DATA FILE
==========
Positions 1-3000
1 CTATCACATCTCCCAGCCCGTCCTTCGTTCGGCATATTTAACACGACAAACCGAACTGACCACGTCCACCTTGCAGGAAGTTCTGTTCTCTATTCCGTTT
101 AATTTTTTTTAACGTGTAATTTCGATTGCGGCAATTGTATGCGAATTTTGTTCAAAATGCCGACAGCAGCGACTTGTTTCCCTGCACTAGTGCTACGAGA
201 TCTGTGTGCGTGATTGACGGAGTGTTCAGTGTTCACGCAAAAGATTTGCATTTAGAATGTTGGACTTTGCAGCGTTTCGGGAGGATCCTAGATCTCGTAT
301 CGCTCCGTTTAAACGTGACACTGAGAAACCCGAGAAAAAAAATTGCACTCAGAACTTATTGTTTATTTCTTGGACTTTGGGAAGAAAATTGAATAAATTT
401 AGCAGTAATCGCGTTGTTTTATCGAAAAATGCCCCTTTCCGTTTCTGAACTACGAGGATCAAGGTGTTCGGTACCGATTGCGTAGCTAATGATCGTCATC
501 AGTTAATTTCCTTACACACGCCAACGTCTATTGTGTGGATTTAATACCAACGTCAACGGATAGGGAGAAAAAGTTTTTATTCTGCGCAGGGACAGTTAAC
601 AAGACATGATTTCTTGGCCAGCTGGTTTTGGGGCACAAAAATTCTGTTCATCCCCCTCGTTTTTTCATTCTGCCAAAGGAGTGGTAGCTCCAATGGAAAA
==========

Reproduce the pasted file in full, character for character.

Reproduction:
Positions 1-3000
1 CTATCACATCTCCCAGCCCGTCCTTCGTTCGGCATATTTAACACGACAAACCGAACTGACCACGTCCACCTTGCAGGAAGTTCTGTTCTCTATTCCGTTT
101 AATTTTTTTTAACGTGTAATTTCGATTGCGGCAATTGTATGCGAATTTTGTTCAAAATGCCGACAGCAGCGACTTGTTTCCCTGCACTAGTGCTACGAGA
201 TCTGTGTGCGTGATTGACGGAGTGTTCAGTGTTCACGCAAAAGATTTGCATTTAGAATGTTGGACTTTGCAGCGTTTCGGGAGGATCCTAGATCTCGTAT
301 CGCTCCGTTTAAACGTGACACTGAGAAACCCGAGAAAAAAAATTGCACTCAGAACTTATTGTTTATTTCTTGGACTTTGGGAAGAAAATTGAATAAATTT
401 AGCAGTAATCGCGTTGTTTTATCGAAAAATGCCCCTTTCCGTTTCTGAACTACGAGGATCAAGGTGTTCGGTACCGATTGCGTAGCTAATGATCGTCATC
501 AGTTAATTTCCTTACACACGCCAACGTCTATTGTGTGGATTTAATACCAACGTCAACGGATAGGGAGAAAAAGTTTTTATTCTGCGCAGGGACAGTTAAC
601 AAGACATGATTTCTTGGCCAGCTGGTTTTGGGGCACAAAAATTCTGTTCATCCCCCTCGTTTTTTCATTCTGCCAAAGGAGTGGTAGCTCCAATGGAAAA